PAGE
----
Pathways to Net Zero-ready home retrofit scrutinised by government-funded research programme

  • Homes for Net Zero is a research programme funded by the Department of Energy Security and Net Zero and delivered by Energy Systems Catapult, E.ON, University College London, and Oxford University.
  • The programme aims to identify options for homeowners to decarbonise their homes by testing practical solutions.
  • A combination of in-home data monitoring and consumer research will help measure the impact of these measures on consumers and their homes.

The Department of Energy Security and Net Zero (DESNZ) has launched a research programme, led by Energy Systems Catapult, in partnership with E.ON, University College London (UCL), and Oxford University to test practical solutions that can overcome barriers to home retrofit in an effort to reduce carbon emissions.

The UK’s residential sector accounted for 23% of CO2 emissions in 2020. In England alone, there are approximately 14 million owner-occupied homes who rely on gas central heating, equating to 57% of all homes. To achieve Net Zero by 2050, domestic properties will need to make the switch to a decarbonised heating source.

“Decarbonising the UK’s domestic building stock is arguably one of the biggest, most urgent challenges we face as we transition to Net Zero”, said Rebecca Sweeney, Business Leader – Homes at Energy Systems Catapult. “Consumer demand for low carbon alternatives and energy efficiency measures is rising. Despite this, many are confronted with high costs and complex decision making.”

To gain valuable real-world insight, the programme will use Energy Systems Catapult’s Living Lab – currently made up of over 2,500 homes across the UK – and its existing supporting digital infrastructure to recruit and monitor energy use in participating homes. Homes for Net Zero will have a notable focus on owner-occupied, solid wall, gas-heated homes owing to the complexity of decarbonising such properties.

Phase One of the programme will see the project partners establish a monitoring project and gather evidence on the effectiveness of retrofit interventions that are low cost and low disruption  (draught proofing, loft insulation, heating efficiency improvements and behavioural measures) that are lacking in real world evidence.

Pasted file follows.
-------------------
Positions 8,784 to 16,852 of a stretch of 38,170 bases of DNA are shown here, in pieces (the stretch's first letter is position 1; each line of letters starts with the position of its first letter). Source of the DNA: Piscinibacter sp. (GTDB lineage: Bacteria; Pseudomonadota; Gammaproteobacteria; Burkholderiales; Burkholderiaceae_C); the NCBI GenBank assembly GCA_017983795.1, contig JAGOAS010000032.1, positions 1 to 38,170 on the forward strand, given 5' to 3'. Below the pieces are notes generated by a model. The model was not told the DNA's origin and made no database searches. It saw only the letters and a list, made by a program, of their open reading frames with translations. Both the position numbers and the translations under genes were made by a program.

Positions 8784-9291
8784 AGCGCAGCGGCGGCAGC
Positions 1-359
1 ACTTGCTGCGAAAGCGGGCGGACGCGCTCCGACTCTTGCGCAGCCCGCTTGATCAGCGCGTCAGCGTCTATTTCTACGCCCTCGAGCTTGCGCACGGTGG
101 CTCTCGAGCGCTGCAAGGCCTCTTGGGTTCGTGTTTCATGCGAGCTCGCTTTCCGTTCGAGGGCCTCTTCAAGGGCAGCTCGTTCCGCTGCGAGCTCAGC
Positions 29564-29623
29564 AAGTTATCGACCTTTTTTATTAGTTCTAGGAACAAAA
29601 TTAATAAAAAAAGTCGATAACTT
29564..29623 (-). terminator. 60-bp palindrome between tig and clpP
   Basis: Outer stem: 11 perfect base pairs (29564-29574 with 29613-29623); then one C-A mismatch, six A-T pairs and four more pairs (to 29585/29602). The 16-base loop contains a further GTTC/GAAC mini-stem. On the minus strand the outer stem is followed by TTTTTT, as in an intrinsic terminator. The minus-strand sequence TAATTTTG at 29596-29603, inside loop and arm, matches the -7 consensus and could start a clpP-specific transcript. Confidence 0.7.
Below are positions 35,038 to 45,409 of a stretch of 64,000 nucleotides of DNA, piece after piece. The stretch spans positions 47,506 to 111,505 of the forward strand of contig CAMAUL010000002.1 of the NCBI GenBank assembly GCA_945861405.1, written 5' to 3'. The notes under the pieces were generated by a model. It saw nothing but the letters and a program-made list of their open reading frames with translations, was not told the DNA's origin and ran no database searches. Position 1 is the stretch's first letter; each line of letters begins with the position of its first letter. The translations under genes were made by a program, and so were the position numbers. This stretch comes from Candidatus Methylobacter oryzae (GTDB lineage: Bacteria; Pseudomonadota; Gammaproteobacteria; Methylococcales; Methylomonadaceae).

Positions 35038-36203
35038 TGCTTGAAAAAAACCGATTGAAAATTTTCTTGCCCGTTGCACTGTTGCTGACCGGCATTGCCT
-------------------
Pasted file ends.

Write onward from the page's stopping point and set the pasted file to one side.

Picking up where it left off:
The Catapult, E.ON, UCL, and Oxford University will implement and measure the impact from retrofit interventions in a selected number of Living Lab homes. Using a real world test environment and a combination of in-home monitoring data (such as smart meter, air quality, and boiler output temperature data) and participant surveys and interviews, the project partners will build a quantifiable picture of some of the solutions to home retrofit, the likelihood of acceptance and the willingness of participants to engage with solutions.

This holistic view will shape DESNZ’s understanding of the options for homeowners to transition to a low carbon home while providing consumers with appealing and viable options for doing so, in the form of net zero roadmaps.

Rebecca Sweeney said:

“The UK has a reputation for cold, leaky, inefficient homes. The Homes for Net Zero project aims to understand how we can best help retrofit for Net Zero. By using a combination of quantitative and qualitative data, we can build a picture of real-world energy use and consumer behaviour to give a clear picture of how consumers use energy and the impact the fabric of their property has on this consumption.

“Working alongside notable academic institutions and energy providers, we’re getting to the heart of enabling retrofit and identifying ways we can support consumers on this journey, in a in a way that doesn’t compromise on comfort.”

Chris Norbury, E.ON UK Chief Executive, said:

“We’ve consistently said the greener choice should be the cheaper choice because we know that better homes are cheaper to run, they are healthier and more comfortable to live in, and by producing lower emissions they have less impact on our planet.

“Our aim with this project and our partners is to further understand how we can encourage and inspire customers, particularly those in harder to treat properties, to make those greener choices and make their homes fit for a more sustainable future.”

Simon Elam, Director of the Smart Energy Research Lab, University College London, said: 

“It is clear that small, incremental, and low-cost measures will be important steps on the path to net zero for many homes across the UK. We are pleased to be working with the Energy Systems Catapult and other partners to deliver this project which will provide vital evidence to inform policy and facilitate innovation.”

Philipp Grunewald, Senior Researcher, Oxford University, said: 

“We are excited to work with this team of leading experts to develop a scientifically rigorous evidence base for the effectiveness of retrofit measures. Having quantitative real-world data of energy savings is a major advance for the industry and will help us support policies that accelerate decarbonisation and reduce household’s energy costs for years to come.”

For more information on the project, upcoming activities and project outputs please visit our project page.

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